“For too long the medical profession has neglected the study of its own personnel and focused on patient care. Now more and more we are realizing that the mental and physical health of doctors is critical to patient care.”
Arora goes on to describe how burnout is very common and has serious consequences. “Burnout doctors are more likely to have medical and psychological problems, abuse drugs and alcohol and higher rate of suicide,” he said.
Inside Victoria’s Royal Jubilee Hospital medical students run through high-stress training. However, they’re not the only ones learning. “We know that doctors work long grueling hours, especially in the patient acute care setting,” Dr. Alison Walzak, one of the hospital’s physicians, said.
Walzak and the director of UVic’s Neuroeducation Network, Dr. Olav Kirgolson, are testing fatigue in students in hopes of keeping doctors who will treat you one day aware of their fatigue. “It’s difficult to be up for 12 hours and really that is the shorter end of the spectrum,” Walzak said. “Usually they are on for 24 hours at a time.”
Canadian studies have shown medical residents who work under practicing doctors are overtired. According to CTV, research from 2013 found that fatigued residents are at risk of accidents with needles and even car accidents on their way home.
In a statement from director Dr. Olav Kirgolson he states how after looking at the data Muse headbands were able to produce from the research subjects that they “were shocked [at] just how obvious the data was.”
Luckily our Canadian made brain-sensing headbands can replace bulky and expensive EEG monitors in this study. The results are now instant and can be sent to an iPhone, meaning less invasive testing will see Victoria-based researchers be the first to monitor ER doctors.
“It’s something that tells you ‘hey maybe today isn’t your day.’ Or maybe, ‘You need a second opinion in the medical case,’” Krigolson added.
The report goes on to state how results in residents and students are glaring. “It’s actually affecting them, hitting their attention, their concentration and all those things which are really important in their medical field,” UVic masters student Harvey House said.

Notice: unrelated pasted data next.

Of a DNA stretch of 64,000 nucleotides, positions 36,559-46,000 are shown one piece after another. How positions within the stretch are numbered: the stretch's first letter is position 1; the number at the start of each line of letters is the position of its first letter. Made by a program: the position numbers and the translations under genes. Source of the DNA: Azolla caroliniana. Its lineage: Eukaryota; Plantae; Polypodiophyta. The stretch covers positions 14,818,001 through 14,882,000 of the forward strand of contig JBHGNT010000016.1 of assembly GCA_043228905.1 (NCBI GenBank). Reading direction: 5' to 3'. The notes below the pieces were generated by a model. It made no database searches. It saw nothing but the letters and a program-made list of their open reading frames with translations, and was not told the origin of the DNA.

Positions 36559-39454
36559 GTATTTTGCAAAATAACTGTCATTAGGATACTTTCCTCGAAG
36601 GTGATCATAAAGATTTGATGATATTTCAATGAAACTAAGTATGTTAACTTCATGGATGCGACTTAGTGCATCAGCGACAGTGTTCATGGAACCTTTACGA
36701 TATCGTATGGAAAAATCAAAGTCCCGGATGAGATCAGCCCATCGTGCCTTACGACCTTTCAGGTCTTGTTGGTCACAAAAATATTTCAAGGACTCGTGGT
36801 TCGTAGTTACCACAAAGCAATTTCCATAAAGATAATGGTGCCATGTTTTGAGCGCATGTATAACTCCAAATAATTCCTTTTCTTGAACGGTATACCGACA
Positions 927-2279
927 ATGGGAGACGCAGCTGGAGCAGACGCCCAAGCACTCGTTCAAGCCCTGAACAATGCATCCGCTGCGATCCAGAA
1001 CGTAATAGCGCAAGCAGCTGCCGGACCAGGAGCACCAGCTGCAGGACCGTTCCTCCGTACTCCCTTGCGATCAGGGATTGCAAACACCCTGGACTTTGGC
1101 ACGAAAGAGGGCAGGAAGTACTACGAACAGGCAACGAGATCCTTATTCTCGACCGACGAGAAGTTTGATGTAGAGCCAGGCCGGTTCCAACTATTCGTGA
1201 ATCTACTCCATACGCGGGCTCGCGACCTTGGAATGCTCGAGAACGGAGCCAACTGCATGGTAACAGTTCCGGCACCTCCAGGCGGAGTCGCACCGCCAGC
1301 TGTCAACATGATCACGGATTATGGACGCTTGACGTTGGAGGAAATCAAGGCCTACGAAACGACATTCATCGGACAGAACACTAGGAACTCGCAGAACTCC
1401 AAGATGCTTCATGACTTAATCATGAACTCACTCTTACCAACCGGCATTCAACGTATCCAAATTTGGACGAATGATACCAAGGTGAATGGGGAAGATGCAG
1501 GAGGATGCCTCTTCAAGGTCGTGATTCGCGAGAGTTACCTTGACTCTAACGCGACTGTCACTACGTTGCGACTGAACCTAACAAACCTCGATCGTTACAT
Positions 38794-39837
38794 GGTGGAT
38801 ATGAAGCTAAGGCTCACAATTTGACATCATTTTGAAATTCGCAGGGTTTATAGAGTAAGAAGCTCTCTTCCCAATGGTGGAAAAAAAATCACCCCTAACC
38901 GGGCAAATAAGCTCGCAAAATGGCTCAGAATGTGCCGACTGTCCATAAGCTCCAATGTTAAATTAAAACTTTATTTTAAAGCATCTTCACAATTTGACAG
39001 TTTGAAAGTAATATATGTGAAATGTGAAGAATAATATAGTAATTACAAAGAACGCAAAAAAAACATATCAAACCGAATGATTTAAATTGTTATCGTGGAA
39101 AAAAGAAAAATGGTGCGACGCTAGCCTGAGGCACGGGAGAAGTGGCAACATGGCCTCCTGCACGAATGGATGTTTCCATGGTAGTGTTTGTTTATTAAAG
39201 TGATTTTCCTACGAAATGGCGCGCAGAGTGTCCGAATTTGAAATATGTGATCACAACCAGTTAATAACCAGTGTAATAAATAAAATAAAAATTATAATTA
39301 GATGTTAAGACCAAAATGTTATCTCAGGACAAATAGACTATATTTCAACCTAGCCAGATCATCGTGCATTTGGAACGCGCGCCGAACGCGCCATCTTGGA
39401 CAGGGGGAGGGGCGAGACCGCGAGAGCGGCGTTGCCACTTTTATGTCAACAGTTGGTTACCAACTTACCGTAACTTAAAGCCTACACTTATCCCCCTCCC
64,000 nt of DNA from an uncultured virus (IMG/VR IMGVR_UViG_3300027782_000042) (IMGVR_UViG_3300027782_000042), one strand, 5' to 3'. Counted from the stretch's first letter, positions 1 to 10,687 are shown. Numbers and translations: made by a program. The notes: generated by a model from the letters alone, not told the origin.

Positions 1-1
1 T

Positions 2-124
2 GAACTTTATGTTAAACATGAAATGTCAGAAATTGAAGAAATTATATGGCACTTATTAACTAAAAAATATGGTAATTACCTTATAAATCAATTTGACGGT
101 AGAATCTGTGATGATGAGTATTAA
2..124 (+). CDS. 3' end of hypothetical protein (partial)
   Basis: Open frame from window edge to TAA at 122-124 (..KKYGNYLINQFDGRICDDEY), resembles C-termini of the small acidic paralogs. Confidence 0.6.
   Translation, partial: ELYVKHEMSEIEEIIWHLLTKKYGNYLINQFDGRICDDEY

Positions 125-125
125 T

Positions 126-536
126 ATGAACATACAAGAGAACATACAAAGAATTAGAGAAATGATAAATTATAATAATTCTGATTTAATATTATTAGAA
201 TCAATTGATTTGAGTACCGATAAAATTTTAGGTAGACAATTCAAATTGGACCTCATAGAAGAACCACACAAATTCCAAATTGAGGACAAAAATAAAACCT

Research trials are expected to start on practicing doctors this year — it’s a scientific step that’s never been done before and one which could see new life-saving tools added to the emergency room.
Interested in how Muse can help you better manage everyday stress?
In the short-term, meditation has been shown to trigger the natural relaxation response – a state of deep rest that changes the physiological and emotional responses to stress. Your metabolism decreases and your heartbeat slows. The muscles relax, breathing becomes slower, and your blood pressure decreases.
The Muse headband can be a great way to help you develop a meditation practice, and stick to it.
Resulting from their time deployed, veterans are unable to enjoy certain activities due to triggers reminding them of previous traumatic experiences. Anything from a loud sound to somebody approaching from behind could be the cause of anxiety. This became the inspiration for establishing Camp Hope Unleashed. After meeting a young woman who returned from her deployment in Iraq, Loveland came to understand the need for inclusive camps. The veteran was afraid to try out a camp because of all the potential triggers that could induce her PTSD. However when the woman eventually attended, Dr. Loveland learned that with some practice, it isn’t difficult to accommodate a veteran. With the help of fellow campers, veterans could go about their stay in peace. When the Camp Hope Unleashed pilot project was born, it was home to eight veterans accompanied by their service dogs in addition to volunteer first-responders.